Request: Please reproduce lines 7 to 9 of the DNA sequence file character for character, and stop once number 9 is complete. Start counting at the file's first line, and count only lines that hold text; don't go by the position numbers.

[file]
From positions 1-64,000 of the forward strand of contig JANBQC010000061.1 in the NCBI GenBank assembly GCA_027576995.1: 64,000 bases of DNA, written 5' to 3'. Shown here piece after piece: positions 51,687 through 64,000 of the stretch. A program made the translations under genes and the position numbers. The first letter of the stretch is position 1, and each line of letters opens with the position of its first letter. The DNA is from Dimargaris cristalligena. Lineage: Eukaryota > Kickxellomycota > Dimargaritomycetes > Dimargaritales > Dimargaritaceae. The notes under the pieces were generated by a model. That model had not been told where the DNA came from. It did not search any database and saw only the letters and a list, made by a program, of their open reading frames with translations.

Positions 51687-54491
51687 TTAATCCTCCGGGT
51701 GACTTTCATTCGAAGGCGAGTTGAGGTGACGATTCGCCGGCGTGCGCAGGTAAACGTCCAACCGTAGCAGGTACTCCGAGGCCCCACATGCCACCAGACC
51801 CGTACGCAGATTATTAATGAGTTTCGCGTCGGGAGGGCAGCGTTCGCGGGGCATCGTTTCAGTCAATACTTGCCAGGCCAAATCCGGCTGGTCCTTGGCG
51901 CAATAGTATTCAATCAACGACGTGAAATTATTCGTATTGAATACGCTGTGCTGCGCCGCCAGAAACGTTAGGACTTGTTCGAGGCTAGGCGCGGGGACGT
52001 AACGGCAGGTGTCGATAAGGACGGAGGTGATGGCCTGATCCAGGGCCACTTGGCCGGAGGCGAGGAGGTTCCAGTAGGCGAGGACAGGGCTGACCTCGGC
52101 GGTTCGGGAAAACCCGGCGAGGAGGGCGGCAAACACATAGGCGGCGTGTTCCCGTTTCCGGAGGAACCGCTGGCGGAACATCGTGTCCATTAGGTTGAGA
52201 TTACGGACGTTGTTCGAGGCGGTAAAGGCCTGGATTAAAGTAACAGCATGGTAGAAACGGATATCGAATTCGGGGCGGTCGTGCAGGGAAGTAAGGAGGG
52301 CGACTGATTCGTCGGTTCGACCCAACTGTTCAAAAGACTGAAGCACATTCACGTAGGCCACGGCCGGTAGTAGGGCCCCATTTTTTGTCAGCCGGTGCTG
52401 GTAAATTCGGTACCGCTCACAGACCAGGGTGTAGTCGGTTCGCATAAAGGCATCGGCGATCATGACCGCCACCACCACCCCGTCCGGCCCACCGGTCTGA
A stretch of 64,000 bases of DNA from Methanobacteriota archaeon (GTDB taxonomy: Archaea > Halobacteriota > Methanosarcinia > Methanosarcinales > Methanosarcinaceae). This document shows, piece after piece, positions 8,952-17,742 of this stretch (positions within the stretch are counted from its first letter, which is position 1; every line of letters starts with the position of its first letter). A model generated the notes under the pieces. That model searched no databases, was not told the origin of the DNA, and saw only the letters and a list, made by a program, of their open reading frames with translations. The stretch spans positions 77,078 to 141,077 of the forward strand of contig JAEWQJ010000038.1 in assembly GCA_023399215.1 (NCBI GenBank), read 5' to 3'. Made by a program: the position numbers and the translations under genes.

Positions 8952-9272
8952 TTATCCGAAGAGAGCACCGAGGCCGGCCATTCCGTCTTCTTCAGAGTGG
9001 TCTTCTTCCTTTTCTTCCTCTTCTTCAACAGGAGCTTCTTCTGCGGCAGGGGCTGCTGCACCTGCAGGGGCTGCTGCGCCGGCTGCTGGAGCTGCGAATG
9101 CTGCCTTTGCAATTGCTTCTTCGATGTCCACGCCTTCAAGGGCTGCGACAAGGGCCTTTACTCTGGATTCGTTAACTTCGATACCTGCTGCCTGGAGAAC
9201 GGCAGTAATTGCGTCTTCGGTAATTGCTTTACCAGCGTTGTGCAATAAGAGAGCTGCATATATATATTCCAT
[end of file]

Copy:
52001 AACGGCAGGTGTCGATAAGGACGGAGGTGATGGCCTGATCCAGGGCCACTTGGCCGGAGGCGAGGAGGTTCCAGTAGGCGAGGACAGGGCTGACCTCGGC
52101 GGTTCGGGAAAACCCGGCGAGGAGGGCGGCAAACACATAGGCGGCGTGTTCCCGTTTCCGGAGGAACCGCTGGCGGAACATCGTGTCCATTAGGTTGAGA
52201 TTACGGACGTTGTTCGAGGCGGTAAAGGCCTGGATTAAAGTAACAGCATGGTAGAAACGGATATCGAATTCGGGGCGGTCGTGCAGGGAAGTAAGGAGGG